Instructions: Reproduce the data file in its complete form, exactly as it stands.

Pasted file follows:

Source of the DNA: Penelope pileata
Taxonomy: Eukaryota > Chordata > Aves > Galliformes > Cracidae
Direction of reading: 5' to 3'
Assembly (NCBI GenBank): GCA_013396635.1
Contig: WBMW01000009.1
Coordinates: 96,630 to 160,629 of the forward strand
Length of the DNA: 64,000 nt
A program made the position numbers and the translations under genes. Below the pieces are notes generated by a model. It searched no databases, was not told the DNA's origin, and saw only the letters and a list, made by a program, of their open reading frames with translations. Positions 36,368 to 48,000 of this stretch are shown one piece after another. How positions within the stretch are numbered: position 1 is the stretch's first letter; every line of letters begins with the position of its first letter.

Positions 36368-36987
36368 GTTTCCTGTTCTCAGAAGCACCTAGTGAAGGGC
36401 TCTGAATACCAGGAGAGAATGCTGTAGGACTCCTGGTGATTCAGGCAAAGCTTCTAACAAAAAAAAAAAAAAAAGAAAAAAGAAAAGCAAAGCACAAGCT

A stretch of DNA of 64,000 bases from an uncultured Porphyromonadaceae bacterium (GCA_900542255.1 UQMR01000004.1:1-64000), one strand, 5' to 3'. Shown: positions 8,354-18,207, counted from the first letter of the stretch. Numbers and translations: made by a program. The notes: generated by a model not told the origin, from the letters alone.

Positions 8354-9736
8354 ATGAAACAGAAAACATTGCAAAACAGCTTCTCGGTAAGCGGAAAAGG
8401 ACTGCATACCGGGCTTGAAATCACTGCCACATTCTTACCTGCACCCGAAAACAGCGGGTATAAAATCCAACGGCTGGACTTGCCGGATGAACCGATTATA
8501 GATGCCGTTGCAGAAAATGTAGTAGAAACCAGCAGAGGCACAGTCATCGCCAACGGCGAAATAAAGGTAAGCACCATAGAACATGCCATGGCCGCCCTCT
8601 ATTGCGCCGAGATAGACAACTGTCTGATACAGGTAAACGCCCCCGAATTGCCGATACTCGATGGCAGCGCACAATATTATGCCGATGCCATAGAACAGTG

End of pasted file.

Source of the DNA: Penelope pileata
Taxonomy: Eukaryota > Chordata > Aves > Galliformes > Cracidae
Direction of reading: 5' to 3'
Assembly (NCBI GenBank): GCA_013396635.1
Contig: WBMW01000009.1
Coordinates: 96,630 to 160,629 of the forward strand
Length of the DNA: 64,000 nt
A program made the position numbers and the translations under genes. Below the pieces are notes generated by a model. It searched no databases, was not told the DNA's origin, and saw only the letters and a list, made by a program, of their open reading frames with translations. Positions 36,368 to 48,000 of this stretch are shown one piece after another. How positions within the stretch are numbered: position 1 is the stretch's first letter; every line of letters begins with the position of its first letter.

Positions 36368-36987
36368 GTTTCCTGTTCTCAGAAGCACCTAGTGAAGGGC
36401 TCTGAATACCAGGAGAGAATGCTGTAGGACTCCTGGTGATTCAGGCAAAGCTTCTAACAAAAAAAAAAAAAAAAGAAAAAAGAAAAGCAAAGCACAAGCT

A stretch of DNA of 64,000 bases from an uncultured Porphyromonadaceae bacterium (GCA_900542255.1 UQMR01000004.1:1-64000), one strand, 5' to 3'. Shown: positions 8,354-18,207, counted from the first letter of the stretch. Numbers and translations: made by a program. The notes: generated by a model not told the origin, from the letters alone.

Positions 8354-9736
8354 ATGAAACAGAAAACATTGCAAAACAGCTTCTCGGTAAGCGGAAAAGG
8401 ACTGCATACCGGGCTTGAAATCACTGCCACATTCTTACCTGCACCCGAAAACAGCGGGTATAAAATCCAACGGCTGGACTTGCCGGATGAACCGATTATA
8501 GATGCCGTTGCAGAAAATGTAGTAGAAACCAGCAGAGGCACAGTCATCGCCAACGGCGAAATAAAGGTAAGCACCATAGAACATGCCATGGCCGCCCTCT
8601 ATTGCGCCGAGATAGACAACTGTCTGATACAGGTAAACGCCCCCGAATTGCCGATACTCGATGGCAGCGCACAATATTATGCCGATGCCATAGAACAGTG